Now, to find the "tail" of the Lyndon factorization of a prefix, we need to process up to that prefix, and then append a terminator with value $$$-\infty$$$. Note that this will cause a series of cuts from $$$ww\ldots w\overline{w}$$$ to $$$\overline{w}$$$, each of which jumps back to some smaller stack size. The last cut we do is the tail of identical strings in the Lyndon factorization. Thus, we can just precompute the final cut starting at each location: it's just the final cut of the location you would jump to.

Thus, we have a linear time algorithm for finding all minimum suffixes of each prefix of $$$D_0$$$.

I think that Problem E has a serious problem: Nobody has the age of 1e5

can someone please explain problem 'c' in detail i am unable go through the editorial ?

are there are any prerequisite for that question ?

i have done like this(but after the contest). we can consider p array as directed graph. eg if p=[4,2,1,3] then the graph will be like this https://ibb.co/sJZ4tM2 now there are 2 type of edges, one is self loop. other is cycle. now what i do is, for every i in [1,n], i ask for the value at that index if i dont know p[i]. for every i, i ask multiple times, if corresponding values are equal, then it is a self loop and p[i]=i; else i ask q[i] until i see the complete cycle, lets say q1=a and q2=b, then p[q1]=q2.

here is my code: https://codeforces.com/contest/1621/submission/141614438

thanks! with an example i was able to see that elements present in a cycle simply exchange their positions as if they are in cycle .

Can any explanation be provided about why this is happening ?

Hi everyone, can anyone provide me a edge case for my code for problem C? CODE Thank You.

My implementation has same logic as the editorial has but I'm not able to find why I'm failing at test 2 subtest 34.

If you are looking for video solutions, HERE they are(for A-D)

what is wrong in this implementation for problem B. I tried to implement the same logic as is given in the editorial but could not get it right?

void solve() {

}

int main() { int t = 1; cin >> t; while (t--) solve(); }

Here's another (more systematic) way to arrive at what you want to compute in G.

Let $$$X_i$$$ be the indicator variable such that $$$X_i = 1$$$ if and only if $$$i$$$ (by index) is included in an increasing sequence and there exists $$$x$$$ such that $$$a_x > a_i$$$ and $$$x$$$ is past the end of the sequence. If $$$tot$$$ is the number of total increasing sequences of the array, we are interested in computing $$$tot \cdot E[X_1 + \cdots + X_n]$$$ by definition.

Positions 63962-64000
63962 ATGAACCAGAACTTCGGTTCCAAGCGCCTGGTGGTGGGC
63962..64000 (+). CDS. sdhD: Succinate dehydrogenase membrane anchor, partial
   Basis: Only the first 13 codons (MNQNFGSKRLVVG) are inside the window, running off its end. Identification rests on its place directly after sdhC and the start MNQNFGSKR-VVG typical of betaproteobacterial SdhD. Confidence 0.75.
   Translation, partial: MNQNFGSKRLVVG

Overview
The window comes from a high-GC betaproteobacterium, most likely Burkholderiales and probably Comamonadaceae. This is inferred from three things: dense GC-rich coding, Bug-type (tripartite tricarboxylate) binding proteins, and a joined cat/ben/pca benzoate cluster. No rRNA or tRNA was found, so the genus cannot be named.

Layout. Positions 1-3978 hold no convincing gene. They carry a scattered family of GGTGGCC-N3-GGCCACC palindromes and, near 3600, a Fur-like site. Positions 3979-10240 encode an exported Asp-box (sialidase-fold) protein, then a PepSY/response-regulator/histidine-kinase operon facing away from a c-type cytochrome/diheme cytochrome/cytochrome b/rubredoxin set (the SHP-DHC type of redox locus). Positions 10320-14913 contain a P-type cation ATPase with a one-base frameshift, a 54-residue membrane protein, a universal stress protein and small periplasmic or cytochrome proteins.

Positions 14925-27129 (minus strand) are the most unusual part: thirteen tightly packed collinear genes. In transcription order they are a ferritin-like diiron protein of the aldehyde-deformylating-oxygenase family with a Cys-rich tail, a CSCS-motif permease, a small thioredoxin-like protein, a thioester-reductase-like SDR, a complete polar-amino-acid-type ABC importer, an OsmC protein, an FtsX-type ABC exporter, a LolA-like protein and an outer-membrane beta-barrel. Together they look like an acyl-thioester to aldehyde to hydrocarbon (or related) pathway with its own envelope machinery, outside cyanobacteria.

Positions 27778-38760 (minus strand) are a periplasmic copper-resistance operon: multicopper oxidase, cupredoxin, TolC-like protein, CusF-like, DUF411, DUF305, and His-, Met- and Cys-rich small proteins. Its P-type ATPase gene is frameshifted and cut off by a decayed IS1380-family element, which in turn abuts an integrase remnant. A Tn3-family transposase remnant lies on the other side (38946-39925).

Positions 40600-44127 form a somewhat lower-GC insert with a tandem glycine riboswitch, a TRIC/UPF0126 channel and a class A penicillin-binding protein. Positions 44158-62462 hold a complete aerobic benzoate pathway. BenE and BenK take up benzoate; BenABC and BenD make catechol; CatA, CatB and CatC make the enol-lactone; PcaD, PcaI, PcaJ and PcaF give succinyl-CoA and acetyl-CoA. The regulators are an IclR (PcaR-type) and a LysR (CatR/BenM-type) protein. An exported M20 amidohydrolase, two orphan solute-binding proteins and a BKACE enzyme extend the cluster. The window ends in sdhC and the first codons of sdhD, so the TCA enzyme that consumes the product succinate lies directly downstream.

Let's focus on the $$$E$$$ term. By linearity, this collapses to $$$E[X_1] + \cdots + E[X_n]$$$. Note since $$$X_i$$$ are all indicator variables, $$$E[X_i] = P(X_i)$$$.

Let $$$lst_i$$$ be the largest index such that $$$a_{lst_i} > a_i$$$ (similar to editorial). Then,

If $ $$$tot_i$$$ denotes the total number of sequences including $$$a_i$$$, and $$$tot_{il}$$$ is the number of sequences including $$$i$$$ and $$$lst_i$$$ then this value is just

Proceed as mentioned in the editorial to find $ $$$tot_i$$$ and $$$tot_{il}$$$, and don't forget to multiply the entire sum by $$$tot$$$.

Here's my implementation (a bit messy).

This idea of assigning indicator variables to compute what we want works on a lot of mathy problems like these, especially on AtCoder. Also, excuse the wonky latex (was being annoying when typing this up).

~~The proof in $$$D$$$ may not be convincing much as we still can move the columns $$$[1, N]$$$ one by one through the $$$2^{nd}$$$ column for example. Although will not be able to complete the solution, this does not pass through the mentioned $$$8$$$ points in the first operations.~~Another proof that we must always pass by at least one of the mentioned $$$8$$$ points:

For the points $$$(n+1, n+1)$$$, $$$(n+1, 2n)$$$, $$$(2n, n+1)$$$, and $$$(2n, 2n)$$$ to be filled, they have to be filled from the bottom-right corner itself, as any filling from the other $$$3$$$ corners would pass through one of the mentioned $$$8$$$ points. Now let's try to fill one of the $$$4$$$ points, we will notice that any shifting in the bottom-right corner to fill one of those $$$4$$$ points will result in emptying another one of them, and this will just go indefinitely.

EDIT:It seems that the editorial's proof is complete as well. We can never make a first move with a row/column having one of the $$$4$$$ points $$$(1, 1)$$$, $$$(1, n)$$$, $$$(n, 1)$$$, or $$$(n, n)$$$ without moving another one of them to one of the $$$8$$$ mentioned points.Can anybody please tell me what's wrong with my solution for problem C? :( code-attempt-wa-testcase2

Can anybody help me to find out where my solution to B (using ordered set) is failing in test 2? I tried many random generated small test cases with correct output. Didn't able to find any failure test case. :( https://codeforces.com/contest/1621/submission/141576936

I didn't look into your code too much, but I found a testcase for which your code gives WA

testcase1

4

1 2 3

4 5 2

1 5 4

1 5 3

expected output3

5

4

3

Can someone please help me figure out a test case on which my code will fail for problem B. 141637071

Hey bro thanks a lot for providing them.

Some hints for people stuck at debugging problems

BandC(as per the comments above).avkonyahin

InputExpected OutputYour OutputCommentsWhen all the segments are available, you can purchase $$$[1, 3]$$$ for cost of 1.

practice_52

InputExpected OutputYour OutputCommentsWhen all the segments are available, you can purchase $$$[1, 3]$$$ for cost of 3.

pks18

InputExpected OutputYour OutputCommentsWhen all the segments are available, you can purchase $$$[1, 3]$$$ for cost of 3.